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Clin Cancer Res. 2015 Dec 1;21(23):5215-21. doi: 10.1158/1078-0432.CCR-15-0469. Epub 2015 Jul 22.

Multiple Gastrointestinal Polyps in Patients Treated with BRAF Inhibitors.

Author information

1
Department of Medicine, University of Pennsylvania, Philadelphia, Pennsylvania. Abramson Cancer Center, University of Pennsylvania, Philadelphia, Pennsylvania. ravi.amaravadi@uphs.upenn.edu.
2
Department of Medicine, University of Pennsylvania, Philadelphia, Pennsylvania.
3
Department of Pathology and Cell Biology, Columbia University, New York, New York.
4
Department of Medicine, University of Pennsylvania, Philadelphia, Pennsylvania. Abramson Cancer Center, University of Pennsylvania, Philadelphia, Pennsylvania.
5
Crown Princess Mary Cancer Centre, Westmead and Blacktown Hospitals, Sydney, New South Wales, Australia. Melanoma Institute Australia and The University of Sydney, New South Wales, Australia.
6
Melanoma Institute Australia and The University of Sydney, New South Wales, Australia.
7
Vanderbilt-Ingram Cancer Center, Nashville, Tennessee.
8
Department of Pathology and Laboratory Medicine, University of Pennsylvania, Philadelphia, Pennsylvania.
9
University of Texas, MD Anderson Cancer Center, Houston, Texas.
10
Massachusetts General Hospital Cancer Center, Boston, Massachusetts.
11
Genentech, Inc., South San Francisco, San Francisco, California.
12
Peter MacCallum Cancer Centre and University of Melbourne, Australia, Melbourne, Victoria, Australia.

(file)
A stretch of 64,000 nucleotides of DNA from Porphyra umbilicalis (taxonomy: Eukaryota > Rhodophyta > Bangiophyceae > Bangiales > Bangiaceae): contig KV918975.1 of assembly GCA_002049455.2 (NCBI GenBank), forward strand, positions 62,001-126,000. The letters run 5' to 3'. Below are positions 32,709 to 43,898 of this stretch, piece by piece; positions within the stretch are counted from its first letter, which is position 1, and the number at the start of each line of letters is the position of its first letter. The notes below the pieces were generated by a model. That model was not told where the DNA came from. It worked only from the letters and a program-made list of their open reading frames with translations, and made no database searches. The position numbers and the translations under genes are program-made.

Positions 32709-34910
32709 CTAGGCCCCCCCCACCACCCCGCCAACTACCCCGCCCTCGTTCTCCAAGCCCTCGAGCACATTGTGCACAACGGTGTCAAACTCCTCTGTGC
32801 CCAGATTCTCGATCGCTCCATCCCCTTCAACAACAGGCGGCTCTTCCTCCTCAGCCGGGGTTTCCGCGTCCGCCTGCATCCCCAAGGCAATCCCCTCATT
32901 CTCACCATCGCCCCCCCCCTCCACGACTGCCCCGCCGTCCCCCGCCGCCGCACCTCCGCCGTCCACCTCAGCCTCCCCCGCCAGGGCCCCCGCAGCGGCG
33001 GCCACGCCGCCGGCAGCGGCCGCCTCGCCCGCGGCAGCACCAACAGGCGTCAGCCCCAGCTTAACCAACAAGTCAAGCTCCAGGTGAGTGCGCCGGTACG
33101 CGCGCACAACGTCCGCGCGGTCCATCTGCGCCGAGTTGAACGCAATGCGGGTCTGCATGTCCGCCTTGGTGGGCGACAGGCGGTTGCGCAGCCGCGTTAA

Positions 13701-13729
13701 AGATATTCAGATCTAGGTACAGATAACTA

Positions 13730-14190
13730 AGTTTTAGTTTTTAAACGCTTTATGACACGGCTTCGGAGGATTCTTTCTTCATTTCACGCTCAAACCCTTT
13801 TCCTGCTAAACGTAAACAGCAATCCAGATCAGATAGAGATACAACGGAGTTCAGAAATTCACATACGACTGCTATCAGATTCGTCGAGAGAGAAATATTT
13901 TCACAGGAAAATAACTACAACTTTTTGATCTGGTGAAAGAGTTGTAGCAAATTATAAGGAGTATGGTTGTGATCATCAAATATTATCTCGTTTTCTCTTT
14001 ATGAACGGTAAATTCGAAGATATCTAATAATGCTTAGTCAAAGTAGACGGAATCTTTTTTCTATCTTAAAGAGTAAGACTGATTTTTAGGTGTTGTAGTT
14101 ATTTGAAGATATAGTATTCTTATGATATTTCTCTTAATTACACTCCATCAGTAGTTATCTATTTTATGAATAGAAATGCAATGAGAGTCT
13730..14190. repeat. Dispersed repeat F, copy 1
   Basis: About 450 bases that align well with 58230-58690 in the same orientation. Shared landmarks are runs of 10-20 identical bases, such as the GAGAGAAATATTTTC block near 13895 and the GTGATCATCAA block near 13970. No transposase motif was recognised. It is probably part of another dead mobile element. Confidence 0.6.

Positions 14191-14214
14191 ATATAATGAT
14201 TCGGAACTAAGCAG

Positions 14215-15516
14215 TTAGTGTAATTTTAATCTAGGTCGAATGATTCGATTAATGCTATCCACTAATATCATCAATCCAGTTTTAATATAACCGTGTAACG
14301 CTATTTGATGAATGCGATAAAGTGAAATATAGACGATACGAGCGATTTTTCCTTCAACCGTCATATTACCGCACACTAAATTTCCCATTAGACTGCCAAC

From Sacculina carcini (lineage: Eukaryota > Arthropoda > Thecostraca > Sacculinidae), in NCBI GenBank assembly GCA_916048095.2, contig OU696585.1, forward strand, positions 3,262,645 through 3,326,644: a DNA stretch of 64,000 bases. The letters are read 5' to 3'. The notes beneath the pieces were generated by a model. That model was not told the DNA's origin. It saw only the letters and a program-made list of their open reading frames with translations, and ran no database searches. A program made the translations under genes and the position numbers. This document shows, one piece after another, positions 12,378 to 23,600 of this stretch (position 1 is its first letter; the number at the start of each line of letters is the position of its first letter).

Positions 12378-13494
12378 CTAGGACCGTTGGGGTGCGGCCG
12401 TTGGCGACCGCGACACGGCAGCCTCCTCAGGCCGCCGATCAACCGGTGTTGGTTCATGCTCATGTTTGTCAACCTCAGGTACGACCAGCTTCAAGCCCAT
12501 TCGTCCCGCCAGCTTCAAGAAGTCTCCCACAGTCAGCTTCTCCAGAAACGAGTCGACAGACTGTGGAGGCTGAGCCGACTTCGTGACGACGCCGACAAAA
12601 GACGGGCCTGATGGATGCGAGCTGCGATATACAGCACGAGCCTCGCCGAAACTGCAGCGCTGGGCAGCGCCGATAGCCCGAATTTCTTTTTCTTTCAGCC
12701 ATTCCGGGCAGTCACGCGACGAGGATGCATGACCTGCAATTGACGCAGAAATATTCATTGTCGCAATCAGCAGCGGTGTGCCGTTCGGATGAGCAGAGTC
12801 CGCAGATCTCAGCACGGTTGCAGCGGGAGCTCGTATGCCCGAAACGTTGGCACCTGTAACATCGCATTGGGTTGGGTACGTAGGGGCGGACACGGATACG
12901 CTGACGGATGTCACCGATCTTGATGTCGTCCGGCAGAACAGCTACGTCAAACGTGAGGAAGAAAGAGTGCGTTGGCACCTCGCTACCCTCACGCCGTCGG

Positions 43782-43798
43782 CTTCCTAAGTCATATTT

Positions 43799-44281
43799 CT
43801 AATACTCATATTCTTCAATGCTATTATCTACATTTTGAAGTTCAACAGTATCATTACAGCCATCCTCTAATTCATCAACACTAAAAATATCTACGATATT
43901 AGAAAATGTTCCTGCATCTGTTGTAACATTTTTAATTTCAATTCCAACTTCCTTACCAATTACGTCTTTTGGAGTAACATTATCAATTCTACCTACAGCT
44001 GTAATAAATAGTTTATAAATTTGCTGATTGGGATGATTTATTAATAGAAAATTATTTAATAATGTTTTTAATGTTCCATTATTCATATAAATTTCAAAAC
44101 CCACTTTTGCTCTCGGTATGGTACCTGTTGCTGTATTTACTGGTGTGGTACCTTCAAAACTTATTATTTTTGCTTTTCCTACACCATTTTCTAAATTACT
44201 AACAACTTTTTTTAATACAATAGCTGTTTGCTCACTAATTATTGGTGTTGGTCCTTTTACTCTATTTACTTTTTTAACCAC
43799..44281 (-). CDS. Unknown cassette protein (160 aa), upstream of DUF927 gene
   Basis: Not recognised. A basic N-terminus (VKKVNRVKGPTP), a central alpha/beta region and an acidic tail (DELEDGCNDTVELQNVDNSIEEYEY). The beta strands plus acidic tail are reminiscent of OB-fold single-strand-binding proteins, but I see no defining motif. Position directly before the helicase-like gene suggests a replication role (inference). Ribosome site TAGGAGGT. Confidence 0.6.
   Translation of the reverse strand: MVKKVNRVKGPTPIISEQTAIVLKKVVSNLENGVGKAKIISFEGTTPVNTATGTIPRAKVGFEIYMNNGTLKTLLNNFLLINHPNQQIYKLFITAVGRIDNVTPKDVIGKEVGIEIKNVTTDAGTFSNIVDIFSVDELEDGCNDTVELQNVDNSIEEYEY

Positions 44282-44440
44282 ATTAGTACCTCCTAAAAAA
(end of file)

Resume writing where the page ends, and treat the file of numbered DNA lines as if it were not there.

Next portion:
13
Memorial Sloan Kettering Cancer Center, New York, New York.

Abstract

PURPOSE:

BRAF inhibitors (BRAFi) extend survival in BRAF-mutant melanoma but can promote the growth of Ras-mutant neoplasms. This study determined if gastrointestinal polyps found in BRAFi-treated patients harbored Ras mutations.

EXPERIMENTAL DESIGN:

Colonic and gastric polyps were identified and resected from BRAFi-treated melanoma patients. Next-generation sequencing (NGS) was performed on polyps. The ability of BRAFi to promote polyp formation was functionally characterized in Apc Min(+/-) mice. MAPK and β-catenin pathway activity was assessed by immunohistochemistry in mouse and human polyps.

RESULTS:

Fourteen patients treated with BRAFi underwent endoscopy to assess for polyps. Seven out of 7 patients >40 years of age and treated for >2 years were found to have colonic tubular adenomas with 4 out of the 7 patients having 5 or more polyps. One patient presented with bleeding from hyperplastic gastric polyps that recurred 6 months after BRAFi rechallenge. NGS performed on polyps found no mutations in MAPK pathway genes, but found APC mutations in all tubular adenomas. A significant increase in the number of polyps was observed in BRAFi-treated compared with control-treated Apc Min(+/-) mice (20.8 ± 9.2 vs 12.8 ± 0.1; P = 0.016). No polyps were observed in BRAFi-treated wild-type mice.

CONCLUSIONS:

BRAFi may increase the risk of developing hyperplastic gastric polyps and colonic adenomatous polyps. Due to the risk of gastrointestinal bleeding and the possibility of malignant transformation, further studies are needed to determine whether or not endoscopic surveillance should be recommended for patients treated with BRAFi.

PMID:
26202952
PMCID:
PMC4668213
DOI:
10.1158/1078-0432.CCR-15-0469
[Indexed for MEDLINE]
Free PMC Article

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